Washington, DC‘s National Airport is one of the "lucky few" airports in the country where the government has limited destinations which can be served. The so-called "perimeter rule" keeps the long-haul flights out at Dulles for the most part, but there are a few exceptions to rule and those are coveted by the airlines. As part of the most recent FAA budget authorization bill Congress has added a few perimeter exceptions to the pool at DCA and now airlines are scrambling to grab those slots. The filing deadline was yesterday, and here’s what the proposals look like.
The slots are split into two pools, one for legacy carriers and one for new entrants. In the new entrants category six carriers – JetBlue, Virgin America, Southwest, Air Canada, Frontier and Alaska Airlines have applied.
Alaska Airlines is going big with their application, hoping to offer transcon service from both their Portland, OR hub as well as San Diego. Virgin America is also hoping for hub service from San Francisco. Southwest is aiming to provide service to Austin, TX, with onward connections to San Diego and JetBlue has applied to serve both Austin and San Juan. Air Canada is hoping for Vancouver service and Frontier is looking to serve Colorado Springs.
There is some interesting overlap with the routes being requested and it seems somewhat unlikely that the DoT is going to approve such applications so perhaps the final approval will look something like this:
For the legacy carriers the access to beyond perimeter slots comes with a slightly higher price, as they have to give up service to a destination inside the perimeter to get the new service. On the plus side, the route authorities are more or less guaranteed given that condition so the DoT has less work to do there. Of the eligible carriers, Delta, United Airlines and American Airlines all made their intentions known a couple weeks ago, with service to their Salt Lake City, San Francisco and Los Angeles hubs, respectively. Apparently US Airways has decided to not apply for an additional beyond perimeter slot. They already have service to Phoenix and Las Vegas but it is still somewhat surprising that they haven’t tried for more.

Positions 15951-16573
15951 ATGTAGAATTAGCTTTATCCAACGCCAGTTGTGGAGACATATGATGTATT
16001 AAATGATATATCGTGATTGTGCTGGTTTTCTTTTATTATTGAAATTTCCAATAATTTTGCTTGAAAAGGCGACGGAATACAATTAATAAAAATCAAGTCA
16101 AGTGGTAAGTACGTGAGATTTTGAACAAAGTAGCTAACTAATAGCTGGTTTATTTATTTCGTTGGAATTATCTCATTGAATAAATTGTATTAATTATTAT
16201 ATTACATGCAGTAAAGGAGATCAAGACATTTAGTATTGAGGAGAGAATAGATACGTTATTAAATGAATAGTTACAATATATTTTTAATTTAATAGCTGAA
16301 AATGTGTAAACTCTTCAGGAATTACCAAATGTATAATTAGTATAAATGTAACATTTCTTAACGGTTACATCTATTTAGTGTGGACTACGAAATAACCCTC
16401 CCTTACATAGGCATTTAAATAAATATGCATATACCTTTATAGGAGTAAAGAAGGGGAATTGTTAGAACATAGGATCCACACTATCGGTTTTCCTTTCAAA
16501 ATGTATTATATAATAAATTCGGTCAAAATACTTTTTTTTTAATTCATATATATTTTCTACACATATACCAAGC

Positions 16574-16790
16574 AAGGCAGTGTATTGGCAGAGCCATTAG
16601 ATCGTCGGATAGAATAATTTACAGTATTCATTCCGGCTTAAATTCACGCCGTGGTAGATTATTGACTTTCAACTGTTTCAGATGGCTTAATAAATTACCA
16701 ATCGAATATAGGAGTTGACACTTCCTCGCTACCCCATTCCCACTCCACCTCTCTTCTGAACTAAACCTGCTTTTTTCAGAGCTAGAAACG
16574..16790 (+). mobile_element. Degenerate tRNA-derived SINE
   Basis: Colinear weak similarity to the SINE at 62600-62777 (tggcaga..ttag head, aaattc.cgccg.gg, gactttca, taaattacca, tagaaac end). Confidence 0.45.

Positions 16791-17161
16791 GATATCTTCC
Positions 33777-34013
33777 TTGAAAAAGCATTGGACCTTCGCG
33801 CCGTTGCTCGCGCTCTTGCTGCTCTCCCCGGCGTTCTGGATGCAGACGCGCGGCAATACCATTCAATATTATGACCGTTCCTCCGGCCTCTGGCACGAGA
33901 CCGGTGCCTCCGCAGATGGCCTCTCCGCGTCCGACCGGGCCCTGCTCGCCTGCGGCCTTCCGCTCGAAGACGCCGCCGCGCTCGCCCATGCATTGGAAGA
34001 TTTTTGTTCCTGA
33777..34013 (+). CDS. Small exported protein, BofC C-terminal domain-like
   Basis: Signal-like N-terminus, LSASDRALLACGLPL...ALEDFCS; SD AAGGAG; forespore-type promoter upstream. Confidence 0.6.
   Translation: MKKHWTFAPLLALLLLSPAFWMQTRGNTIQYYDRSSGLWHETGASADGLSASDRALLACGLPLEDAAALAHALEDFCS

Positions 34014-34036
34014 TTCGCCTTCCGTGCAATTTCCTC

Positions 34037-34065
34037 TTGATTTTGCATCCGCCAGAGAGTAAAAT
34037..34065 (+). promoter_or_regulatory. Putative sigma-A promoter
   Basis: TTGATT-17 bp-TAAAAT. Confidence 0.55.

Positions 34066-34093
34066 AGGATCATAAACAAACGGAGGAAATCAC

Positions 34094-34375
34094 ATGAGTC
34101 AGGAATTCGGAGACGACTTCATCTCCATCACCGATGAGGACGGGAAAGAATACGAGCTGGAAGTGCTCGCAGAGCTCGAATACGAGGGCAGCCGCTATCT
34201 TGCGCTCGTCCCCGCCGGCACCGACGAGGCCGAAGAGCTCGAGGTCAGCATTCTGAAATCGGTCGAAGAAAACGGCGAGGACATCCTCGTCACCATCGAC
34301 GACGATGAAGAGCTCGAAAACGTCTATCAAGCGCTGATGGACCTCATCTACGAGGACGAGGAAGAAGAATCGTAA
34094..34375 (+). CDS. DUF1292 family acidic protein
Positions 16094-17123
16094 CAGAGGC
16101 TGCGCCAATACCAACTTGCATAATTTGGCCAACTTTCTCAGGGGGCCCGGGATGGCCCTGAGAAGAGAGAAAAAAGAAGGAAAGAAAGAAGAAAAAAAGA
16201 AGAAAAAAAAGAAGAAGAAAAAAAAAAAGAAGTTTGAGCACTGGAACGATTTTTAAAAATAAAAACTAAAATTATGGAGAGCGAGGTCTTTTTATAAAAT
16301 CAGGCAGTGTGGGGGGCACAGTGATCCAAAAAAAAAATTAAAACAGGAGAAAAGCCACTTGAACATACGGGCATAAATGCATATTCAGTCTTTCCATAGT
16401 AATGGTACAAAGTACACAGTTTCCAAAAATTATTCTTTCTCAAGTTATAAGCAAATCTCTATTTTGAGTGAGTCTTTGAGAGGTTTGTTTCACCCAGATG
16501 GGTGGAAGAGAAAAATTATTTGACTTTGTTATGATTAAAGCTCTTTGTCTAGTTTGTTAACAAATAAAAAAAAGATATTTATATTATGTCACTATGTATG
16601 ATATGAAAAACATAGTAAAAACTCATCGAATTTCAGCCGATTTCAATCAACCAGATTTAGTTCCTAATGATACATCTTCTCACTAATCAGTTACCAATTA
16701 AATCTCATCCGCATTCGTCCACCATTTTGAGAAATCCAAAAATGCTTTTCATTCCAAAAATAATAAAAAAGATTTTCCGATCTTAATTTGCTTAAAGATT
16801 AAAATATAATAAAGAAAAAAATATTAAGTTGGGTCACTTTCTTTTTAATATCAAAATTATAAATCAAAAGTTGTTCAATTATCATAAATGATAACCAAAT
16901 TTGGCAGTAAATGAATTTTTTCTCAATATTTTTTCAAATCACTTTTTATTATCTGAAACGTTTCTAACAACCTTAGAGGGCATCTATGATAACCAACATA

The new routes should be interesting to watch, especially with the potential for competition on the LAX and SFO routes.
I’m generally a big fan of Scott McCartney’s The Middle Seat column in the Wall Street Journal so I was excited to read his post today about "Getting the Most Out of Your Frequent Flier Miles." I was hoping for some great insight into award pricing algorithms or inventory patterns. Instead I got a primer on how to not get any value from points. Such a disappointment.
There are a number of take-aways from the post but the main conclusion is this:
With domestic coach tickets, you generally get not much more than one penny per mile in value from airlines – that’s a $250 ticket for 25,000 miles. If the ticket now costs $400, you likely will have to pay 40,000 or 50,000 miles.
Not only is it simply wrong, but it is also very misleading in terms of getting the most from your points. Other than the programs of JetBlue, Virgin America and Southwest, (and also one option from Delta or American Airlines) the redemption rates are not tied directly to the selling price of the ticket. If there are no discounted seats left it is less likely that award flights will be available at the lower rates, but that’s tied to the inventory, not to the fare price. As the prices go up at the low end it actually means that the "value" realized for redeeming points is arguably higher since the cash option will be more expensive.
McCartney also picks a few random routes and tries to read into overall domestic award inventory based on his searches for economy class seats on one carrier for each route. His approach fails miserable in many ways.
First off, it appears that the searches he performed were based only on using the website of the carrier where the miles are sitting and then by just putting in the end points. This resulted in finding only a handful of seats for Boston-Ft. Lauderdale on Delta, Orlando-Seattle on American or Washington, DC – Austin on US Airways. For the Delta results this approach overlooks the issues that their website suffers from for award bookings; it is very limited, especially when searching for connections. For American I see very different results than McCartney did, with plenty of award seats open at the "Saver" level.
Both of those are questionable, but the US Airways one is the most egregious bad advice of the three:
And if you’re in Washington, D.C., and have US Airways miles you’d like to use to go to Austin, Texas, get ready to pay a heavy price—besides the $25 processing fee that US Airways charges for a “free’’ ticket. For the 10 months in the rest of this year, there are only five days when US Airways offered a flight to Austin at its basic mileage price.